Until the 26th of September 2020 you can conduct your own reading at the biennale installation at Carriageworks. Onsite there is an installation of unbound booklets from the production of NIRIN NGAAY – you can take a selection and do your own reading. Go visit!

Reading NIRIN: Andrew Rewald

In this video, Andrew Rewald reads 'On the Movement of Plants' from NIRIN NGAAY. Watch here

Reading NIRIN: Karla Dickens

Karla Dickens reads her contribution, 'Ready, Willing and Able'. Watch here

Reading NIRIN: Gladys Milroy

In this video, Gladys Milroy reads her story, 'The Black Feather'. Watch here

Reading NIRIN: Jessyca Hutchens

In this video, Jessyca Hutchens introduces us to the book. Watch here

Printed matter & NIRIN publications

Stuart Geddes and Trent Walter speak with Brook Andrew about their own artistic processes in printed matter and how they came to collaborate and produce two publications for NIRIN. The two publications, the exhibition catalogue NIRIN (edge) and the 'reader' NIRIN NGAAY (see the edge) were created in collaboration with (editors) Jessyca Hutchens (Assistant Curator to the Artistic Director) and Brook Andrew. Watch here

An artist’s book by Stuart Geddes and Trent Walter.
Edited by Jessyca Hutchens, Brook Andrew, Stuart Geddes and Trent Walter.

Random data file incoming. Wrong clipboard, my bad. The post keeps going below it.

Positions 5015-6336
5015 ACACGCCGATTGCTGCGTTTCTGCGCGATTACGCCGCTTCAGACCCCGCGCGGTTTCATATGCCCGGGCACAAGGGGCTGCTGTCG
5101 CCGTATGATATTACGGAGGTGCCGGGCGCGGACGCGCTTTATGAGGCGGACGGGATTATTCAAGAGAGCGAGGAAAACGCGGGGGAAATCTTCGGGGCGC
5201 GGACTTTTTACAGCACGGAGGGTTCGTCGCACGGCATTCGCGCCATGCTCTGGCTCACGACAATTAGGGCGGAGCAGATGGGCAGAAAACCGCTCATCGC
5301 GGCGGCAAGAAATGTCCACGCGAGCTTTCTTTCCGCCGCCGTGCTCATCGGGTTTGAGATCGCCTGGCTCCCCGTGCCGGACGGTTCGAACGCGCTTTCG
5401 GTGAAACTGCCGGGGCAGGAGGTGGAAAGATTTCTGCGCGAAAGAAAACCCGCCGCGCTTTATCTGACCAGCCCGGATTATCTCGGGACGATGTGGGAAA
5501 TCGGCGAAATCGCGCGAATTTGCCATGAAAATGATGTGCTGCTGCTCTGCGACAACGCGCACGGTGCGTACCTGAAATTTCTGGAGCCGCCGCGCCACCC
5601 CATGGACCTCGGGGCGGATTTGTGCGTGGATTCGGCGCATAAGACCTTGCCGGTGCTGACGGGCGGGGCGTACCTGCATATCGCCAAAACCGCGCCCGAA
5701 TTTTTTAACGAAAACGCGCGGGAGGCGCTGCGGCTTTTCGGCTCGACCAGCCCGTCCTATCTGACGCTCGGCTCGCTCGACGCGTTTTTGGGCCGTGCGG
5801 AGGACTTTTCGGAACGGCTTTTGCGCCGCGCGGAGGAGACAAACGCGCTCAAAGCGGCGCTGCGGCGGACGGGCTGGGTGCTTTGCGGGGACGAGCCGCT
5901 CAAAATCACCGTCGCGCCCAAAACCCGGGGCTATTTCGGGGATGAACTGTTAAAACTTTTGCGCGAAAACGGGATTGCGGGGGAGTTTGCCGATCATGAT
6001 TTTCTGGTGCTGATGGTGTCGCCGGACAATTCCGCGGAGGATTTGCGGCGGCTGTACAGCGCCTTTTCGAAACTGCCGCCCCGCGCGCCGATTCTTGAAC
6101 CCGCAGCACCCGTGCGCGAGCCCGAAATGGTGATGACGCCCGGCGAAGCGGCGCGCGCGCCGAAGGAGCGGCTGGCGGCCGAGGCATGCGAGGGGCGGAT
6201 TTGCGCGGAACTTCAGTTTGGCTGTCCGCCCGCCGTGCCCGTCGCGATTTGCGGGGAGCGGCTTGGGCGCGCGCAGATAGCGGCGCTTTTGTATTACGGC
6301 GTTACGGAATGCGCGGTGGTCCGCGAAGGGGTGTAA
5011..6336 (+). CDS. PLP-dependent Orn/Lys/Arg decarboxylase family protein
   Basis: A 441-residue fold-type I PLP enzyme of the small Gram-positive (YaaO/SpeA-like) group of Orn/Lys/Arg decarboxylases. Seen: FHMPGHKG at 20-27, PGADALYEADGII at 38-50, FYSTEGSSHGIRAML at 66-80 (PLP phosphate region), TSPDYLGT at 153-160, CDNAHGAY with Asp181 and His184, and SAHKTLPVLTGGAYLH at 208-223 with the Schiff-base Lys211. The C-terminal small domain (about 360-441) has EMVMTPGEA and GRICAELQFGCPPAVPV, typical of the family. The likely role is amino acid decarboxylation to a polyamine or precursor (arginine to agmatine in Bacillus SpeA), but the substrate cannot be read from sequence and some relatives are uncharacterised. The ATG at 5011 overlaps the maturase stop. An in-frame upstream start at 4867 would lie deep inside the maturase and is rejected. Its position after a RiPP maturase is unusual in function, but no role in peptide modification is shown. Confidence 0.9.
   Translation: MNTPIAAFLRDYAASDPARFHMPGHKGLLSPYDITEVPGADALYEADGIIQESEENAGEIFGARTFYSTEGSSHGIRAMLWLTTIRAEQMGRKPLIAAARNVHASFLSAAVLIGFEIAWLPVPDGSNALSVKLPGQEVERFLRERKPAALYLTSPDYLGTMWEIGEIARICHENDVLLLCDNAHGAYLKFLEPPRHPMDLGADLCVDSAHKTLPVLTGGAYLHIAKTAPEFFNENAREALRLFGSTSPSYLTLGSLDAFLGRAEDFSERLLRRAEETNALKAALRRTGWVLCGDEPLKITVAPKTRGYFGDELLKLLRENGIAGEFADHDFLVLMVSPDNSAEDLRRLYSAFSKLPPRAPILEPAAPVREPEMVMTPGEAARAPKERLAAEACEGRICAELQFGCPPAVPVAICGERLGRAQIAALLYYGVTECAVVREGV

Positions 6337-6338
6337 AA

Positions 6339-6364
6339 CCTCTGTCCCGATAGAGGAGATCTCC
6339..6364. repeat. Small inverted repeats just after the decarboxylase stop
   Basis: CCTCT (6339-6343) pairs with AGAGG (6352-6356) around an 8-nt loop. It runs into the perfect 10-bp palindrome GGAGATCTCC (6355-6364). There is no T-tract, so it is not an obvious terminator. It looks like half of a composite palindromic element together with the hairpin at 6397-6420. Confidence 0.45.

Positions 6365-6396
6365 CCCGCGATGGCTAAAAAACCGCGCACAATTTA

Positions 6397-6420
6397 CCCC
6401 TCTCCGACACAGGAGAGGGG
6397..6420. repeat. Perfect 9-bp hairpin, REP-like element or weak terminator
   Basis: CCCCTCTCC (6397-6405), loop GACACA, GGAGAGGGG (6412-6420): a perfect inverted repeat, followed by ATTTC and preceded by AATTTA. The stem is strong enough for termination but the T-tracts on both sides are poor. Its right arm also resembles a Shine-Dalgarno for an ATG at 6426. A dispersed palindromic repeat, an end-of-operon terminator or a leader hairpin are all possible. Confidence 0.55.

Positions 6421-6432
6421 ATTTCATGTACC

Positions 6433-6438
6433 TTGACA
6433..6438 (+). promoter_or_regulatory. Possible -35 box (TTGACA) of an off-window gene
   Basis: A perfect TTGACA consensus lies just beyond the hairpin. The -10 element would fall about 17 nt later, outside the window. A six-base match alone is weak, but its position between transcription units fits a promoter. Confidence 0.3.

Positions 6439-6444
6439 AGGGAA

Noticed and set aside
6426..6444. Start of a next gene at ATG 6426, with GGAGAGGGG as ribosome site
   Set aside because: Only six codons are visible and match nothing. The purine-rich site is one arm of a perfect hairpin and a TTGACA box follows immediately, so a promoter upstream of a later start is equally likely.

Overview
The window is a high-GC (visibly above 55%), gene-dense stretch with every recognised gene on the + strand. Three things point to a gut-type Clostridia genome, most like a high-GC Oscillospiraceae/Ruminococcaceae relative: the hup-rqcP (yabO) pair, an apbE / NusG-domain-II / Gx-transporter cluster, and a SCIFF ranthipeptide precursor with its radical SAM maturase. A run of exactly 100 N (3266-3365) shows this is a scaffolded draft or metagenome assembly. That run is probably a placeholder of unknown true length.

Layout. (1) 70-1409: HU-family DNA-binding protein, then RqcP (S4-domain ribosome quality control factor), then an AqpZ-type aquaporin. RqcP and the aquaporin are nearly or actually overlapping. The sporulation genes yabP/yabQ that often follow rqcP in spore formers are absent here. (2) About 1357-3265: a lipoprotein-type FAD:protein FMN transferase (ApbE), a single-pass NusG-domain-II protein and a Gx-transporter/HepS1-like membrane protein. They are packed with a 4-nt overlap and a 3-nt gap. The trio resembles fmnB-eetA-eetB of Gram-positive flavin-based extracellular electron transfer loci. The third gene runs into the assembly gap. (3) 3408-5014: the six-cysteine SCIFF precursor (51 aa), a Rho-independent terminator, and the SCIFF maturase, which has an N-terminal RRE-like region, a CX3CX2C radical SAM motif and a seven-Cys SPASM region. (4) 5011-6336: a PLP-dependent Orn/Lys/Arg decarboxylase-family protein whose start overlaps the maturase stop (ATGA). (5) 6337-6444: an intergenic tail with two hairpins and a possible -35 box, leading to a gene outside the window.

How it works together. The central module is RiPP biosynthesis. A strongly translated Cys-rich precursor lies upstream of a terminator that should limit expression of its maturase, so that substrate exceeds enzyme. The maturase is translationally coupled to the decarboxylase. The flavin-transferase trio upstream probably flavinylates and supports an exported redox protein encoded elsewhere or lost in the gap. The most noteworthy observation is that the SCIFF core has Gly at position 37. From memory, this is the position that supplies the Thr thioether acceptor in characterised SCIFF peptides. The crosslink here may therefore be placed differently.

Commissioned for the 22nd Biennale of Sydney.

The Biennale of Sydney team and authors of this publication acknowledge the Gadigal people of the Eora Nation; the Boorooberongal people of the Dharug Nation; the Bidiagal, Dharawal and Gamaygal people, on whose ancestral lands and waters NIRIN gathers.

NIRIN is a safe place for people to honour mutual respect and the diversity of expression and thoughts that empower us all.

NIRIN NGAAY is a compilation, a collection, a volume, an Artist Book, a Reader, an artwork, a sprawling, excessive heterogenous space of connections. Published as part of the 22nd Biennale of Sydney (2020), titled NIRIN, A Wiradjuri word meaning ‘edge’, this book is a space where ideas, themes, research, and experiments arising out of NIRIN find places on pages. Traversing many disciplines and forms, encompassing new and previously published works, complete works as well as excerpts and fragments and responses, each piece may ask for new modes of reading and seeing. Instead of disorienting, we see many lines darting and weaving across these works, beautiful moments of syncing and overlap, affective and abstract resonances, moments of density, as well as pauses to breathe deeply. Read and see and touch at random or with resolve – we hope that you will appreciate the way these works unfold and twist together, creating movements of meaning between them. ‘NGAAY’ is a Wiradjuri word meaning ‘see.’ To really see ‘edges’, might also be to sense and feel and trace them, they come into view with clarity, hover in the periphery, or drift away like memories.